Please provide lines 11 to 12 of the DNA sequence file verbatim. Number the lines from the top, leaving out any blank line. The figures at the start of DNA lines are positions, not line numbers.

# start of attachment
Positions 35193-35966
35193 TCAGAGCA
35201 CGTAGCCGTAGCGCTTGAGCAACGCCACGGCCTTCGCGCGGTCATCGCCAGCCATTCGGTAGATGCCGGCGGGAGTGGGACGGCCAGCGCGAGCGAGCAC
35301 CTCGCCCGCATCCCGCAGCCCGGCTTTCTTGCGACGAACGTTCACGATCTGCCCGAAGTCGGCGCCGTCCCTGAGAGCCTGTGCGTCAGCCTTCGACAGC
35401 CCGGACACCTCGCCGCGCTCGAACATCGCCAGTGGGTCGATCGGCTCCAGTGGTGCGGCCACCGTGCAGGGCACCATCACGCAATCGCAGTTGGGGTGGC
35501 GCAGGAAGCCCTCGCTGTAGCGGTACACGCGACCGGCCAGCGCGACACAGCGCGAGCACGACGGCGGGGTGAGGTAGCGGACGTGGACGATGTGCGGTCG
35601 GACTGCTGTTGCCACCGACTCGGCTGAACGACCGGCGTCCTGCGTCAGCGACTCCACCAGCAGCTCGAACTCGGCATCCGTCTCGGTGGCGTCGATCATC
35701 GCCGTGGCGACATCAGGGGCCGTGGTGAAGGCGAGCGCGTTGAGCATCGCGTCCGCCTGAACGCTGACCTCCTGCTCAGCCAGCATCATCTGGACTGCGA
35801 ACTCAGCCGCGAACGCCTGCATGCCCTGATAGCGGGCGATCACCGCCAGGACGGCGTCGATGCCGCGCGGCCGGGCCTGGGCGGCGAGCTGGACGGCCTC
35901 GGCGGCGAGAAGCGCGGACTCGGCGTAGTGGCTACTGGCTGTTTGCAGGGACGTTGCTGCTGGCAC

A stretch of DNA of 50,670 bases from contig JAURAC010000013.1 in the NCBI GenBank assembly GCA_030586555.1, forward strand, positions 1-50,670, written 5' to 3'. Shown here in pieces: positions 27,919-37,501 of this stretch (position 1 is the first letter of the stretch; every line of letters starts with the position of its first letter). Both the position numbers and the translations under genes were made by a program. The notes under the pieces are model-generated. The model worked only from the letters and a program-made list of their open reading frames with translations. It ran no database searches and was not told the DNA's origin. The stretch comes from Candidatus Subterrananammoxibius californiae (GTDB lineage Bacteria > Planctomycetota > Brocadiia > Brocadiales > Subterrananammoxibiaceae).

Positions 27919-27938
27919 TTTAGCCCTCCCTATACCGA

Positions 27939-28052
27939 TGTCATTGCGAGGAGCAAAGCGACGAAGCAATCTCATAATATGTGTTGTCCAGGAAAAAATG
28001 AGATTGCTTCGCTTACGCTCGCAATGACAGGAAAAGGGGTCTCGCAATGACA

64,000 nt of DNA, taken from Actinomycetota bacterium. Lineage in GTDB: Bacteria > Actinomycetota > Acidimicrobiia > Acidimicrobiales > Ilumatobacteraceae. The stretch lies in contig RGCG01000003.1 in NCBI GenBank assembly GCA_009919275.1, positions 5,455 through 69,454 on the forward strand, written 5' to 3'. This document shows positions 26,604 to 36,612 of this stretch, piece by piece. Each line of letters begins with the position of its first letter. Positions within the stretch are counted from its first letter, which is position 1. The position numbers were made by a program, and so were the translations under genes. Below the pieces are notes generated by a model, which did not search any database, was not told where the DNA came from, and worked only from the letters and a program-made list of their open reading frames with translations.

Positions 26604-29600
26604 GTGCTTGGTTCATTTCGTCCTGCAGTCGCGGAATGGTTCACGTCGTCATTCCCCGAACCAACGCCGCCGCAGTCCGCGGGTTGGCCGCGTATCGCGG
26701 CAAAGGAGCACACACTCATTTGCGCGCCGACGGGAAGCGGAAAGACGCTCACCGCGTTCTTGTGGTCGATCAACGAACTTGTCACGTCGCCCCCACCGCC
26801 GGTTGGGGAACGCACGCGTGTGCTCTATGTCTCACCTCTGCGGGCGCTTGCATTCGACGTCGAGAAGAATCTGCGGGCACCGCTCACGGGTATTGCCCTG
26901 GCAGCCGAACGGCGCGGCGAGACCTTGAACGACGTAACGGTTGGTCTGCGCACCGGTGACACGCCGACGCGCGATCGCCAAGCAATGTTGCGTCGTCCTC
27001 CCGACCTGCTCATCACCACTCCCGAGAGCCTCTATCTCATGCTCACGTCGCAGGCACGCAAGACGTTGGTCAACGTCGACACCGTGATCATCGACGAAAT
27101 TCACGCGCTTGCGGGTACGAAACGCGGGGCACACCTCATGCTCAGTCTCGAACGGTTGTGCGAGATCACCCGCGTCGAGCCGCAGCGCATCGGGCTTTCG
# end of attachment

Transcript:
A stretch of DNA of 50,670 bases from contig JAURAC010000013.1 in the NCBI GenBank assembly GCA_030586555.1, forward strand, positions 1-50,670, written 5' to 3'. Shown here in pieces: positions 27,919-37,501 of this stretch (position 1 is the first letter of the stretch; every line of letters starts with the position of its first letter). Both the position numbers and the translations under genes were made by a program. The notes under the pieces are model-generated. The model worked only from the letters and a program-made list of their open reading frames with translations. It ran no database searches and was not told the DNA's origin. The stretch comes from Candidatus Subterrananammoxibius californiae (GTDB lineage Bacteria > Planctomycetota > Brocadiia > Brocadiales > Subterrananammoxibiaceae).

Positions 27919-27938